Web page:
IGov is exploring the link between innovation and energy governance, where governance is taken to be policies, institutions, rules and incentives. We are interested not only in these policies, institutions and rules and incentives – but how they develop – the politics behind their creation and implementation. IGov is putting together a framework for energy governance suitable for the 21st Century. This includes arguments for the restructuring, or creation, of institutions and the altering of rules and incentives within the GB energy system – and we are provisionally calling this Output Based Regulation. Our latest addition to this framework was our recommendations for Code Governance reform (see page 44 for figure), which includes our argument to get rid of self-regulation of codes. The energy world is changing rapidly and it is clear that current GB energy governance is no longer fit for purpose. We argue (as shown in Figure 1) that the roles and relationships between the GB energy institutions need to change – hence the need for: an energy policy committee (EPC); an integrated and independent system operator (IISO) which is the body tasked with transformation and ensuring security and which combines complementary market and network functions; that Ofgem be restructured so that it becomes an economic regulator, and that it is on the same level of hierarchy as the IISO. We think the IISO and the Economic Regulator should be overseen by the EPC which both advises the Secretary of State but also executes the Secretary of State’s decisions, thereby bringing in more legitimacy to decision-making.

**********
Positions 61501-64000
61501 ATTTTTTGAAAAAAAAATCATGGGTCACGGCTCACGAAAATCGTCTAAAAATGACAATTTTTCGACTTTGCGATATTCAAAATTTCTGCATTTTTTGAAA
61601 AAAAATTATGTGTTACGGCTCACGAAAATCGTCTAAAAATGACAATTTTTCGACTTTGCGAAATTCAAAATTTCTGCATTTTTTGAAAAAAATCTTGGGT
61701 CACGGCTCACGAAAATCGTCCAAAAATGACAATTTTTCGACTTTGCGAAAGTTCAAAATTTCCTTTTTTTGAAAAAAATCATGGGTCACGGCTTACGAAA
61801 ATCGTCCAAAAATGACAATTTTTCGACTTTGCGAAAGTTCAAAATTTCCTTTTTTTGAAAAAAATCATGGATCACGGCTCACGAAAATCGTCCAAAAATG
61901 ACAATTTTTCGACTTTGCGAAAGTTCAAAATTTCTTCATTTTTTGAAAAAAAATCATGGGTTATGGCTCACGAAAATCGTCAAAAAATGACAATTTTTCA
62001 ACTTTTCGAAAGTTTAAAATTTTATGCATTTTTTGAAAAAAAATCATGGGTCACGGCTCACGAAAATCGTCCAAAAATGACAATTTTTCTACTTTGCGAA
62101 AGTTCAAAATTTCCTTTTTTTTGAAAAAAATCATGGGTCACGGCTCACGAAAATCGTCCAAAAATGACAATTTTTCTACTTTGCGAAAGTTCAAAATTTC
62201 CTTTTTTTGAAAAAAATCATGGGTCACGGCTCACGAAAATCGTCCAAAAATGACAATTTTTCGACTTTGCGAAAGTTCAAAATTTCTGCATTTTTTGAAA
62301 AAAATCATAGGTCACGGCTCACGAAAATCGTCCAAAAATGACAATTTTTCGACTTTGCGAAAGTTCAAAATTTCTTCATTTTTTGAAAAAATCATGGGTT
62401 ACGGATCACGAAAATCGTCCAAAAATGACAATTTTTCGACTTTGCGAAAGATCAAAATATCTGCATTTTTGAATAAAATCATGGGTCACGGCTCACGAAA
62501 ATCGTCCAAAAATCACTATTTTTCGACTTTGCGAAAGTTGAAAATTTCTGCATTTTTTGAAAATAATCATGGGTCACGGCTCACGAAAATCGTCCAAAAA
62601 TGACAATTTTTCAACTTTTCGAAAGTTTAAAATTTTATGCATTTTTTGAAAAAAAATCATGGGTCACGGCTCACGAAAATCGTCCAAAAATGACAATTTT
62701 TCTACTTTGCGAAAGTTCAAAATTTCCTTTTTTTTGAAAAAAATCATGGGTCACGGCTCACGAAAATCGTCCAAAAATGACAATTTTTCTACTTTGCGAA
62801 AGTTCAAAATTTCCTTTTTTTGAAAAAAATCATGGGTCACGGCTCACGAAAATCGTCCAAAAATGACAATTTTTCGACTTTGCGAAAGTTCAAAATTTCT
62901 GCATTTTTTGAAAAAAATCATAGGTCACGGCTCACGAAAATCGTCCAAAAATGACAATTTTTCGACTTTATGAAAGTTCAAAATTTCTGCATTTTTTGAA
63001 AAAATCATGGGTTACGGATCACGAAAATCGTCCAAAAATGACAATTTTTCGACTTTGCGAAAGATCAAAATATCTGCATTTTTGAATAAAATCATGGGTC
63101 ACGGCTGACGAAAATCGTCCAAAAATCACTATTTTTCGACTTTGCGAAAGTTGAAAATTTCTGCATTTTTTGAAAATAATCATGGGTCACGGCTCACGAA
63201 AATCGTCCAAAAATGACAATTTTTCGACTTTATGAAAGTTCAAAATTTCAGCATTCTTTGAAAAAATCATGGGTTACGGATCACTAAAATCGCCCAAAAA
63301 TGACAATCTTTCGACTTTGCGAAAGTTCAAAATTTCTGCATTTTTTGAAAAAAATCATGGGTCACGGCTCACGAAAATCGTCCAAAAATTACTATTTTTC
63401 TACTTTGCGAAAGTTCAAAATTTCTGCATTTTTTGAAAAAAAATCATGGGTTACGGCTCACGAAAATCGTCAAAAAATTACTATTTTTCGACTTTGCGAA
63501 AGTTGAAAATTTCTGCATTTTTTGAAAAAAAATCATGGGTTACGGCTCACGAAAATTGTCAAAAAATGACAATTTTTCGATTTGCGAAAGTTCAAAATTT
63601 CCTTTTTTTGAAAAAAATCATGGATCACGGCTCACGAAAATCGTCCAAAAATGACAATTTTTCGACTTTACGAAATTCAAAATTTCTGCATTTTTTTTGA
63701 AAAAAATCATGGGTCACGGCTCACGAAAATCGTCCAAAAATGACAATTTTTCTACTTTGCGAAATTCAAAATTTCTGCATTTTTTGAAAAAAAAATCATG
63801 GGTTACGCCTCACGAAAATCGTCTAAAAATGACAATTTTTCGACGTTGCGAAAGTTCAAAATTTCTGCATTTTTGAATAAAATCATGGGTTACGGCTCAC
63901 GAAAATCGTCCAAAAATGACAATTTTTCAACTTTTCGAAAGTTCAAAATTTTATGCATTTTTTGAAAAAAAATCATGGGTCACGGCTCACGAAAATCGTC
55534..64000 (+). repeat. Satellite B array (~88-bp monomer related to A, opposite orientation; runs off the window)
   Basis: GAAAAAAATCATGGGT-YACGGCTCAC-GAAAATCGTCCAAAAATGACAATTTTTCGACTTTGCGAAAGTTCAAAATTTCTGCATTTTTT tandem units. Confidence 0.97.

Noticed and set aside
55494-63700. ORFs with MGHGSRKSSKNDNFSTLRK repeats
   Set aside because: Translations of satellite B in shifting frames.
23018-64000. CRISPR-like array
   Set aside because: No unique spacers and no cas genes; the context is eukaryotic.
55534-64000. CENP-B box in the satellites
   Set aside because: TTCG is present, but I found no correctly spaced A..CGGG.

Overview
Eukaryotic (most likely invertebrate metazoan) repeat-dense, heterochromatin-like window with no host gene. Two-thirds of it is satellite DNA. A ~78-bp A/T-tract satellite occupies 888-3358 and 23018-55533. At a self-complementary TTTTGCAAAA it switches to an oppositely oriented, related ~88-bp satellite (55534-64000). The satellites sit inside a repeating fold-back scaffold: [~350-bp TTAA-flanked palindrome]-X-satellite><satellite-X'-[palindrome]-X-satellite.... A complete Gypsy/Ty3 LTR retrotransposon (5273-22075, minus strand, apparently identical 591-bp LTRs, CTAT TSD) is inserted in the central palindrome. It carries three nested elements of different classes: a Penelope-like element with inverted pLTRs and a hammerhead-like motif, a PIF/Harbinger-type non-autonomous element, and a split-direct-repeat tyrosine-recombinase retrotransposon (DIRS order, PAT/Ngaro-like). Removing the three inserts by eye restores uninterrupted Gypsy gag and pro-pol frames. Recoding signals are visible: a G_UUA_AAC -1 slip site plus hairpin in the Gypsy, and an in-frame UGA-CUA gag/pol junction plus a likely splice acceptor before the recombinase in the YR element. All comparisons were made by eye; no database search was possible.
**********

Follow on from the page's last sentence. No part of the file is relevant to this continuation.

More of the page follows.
IGov 8th Jan 2016 read more »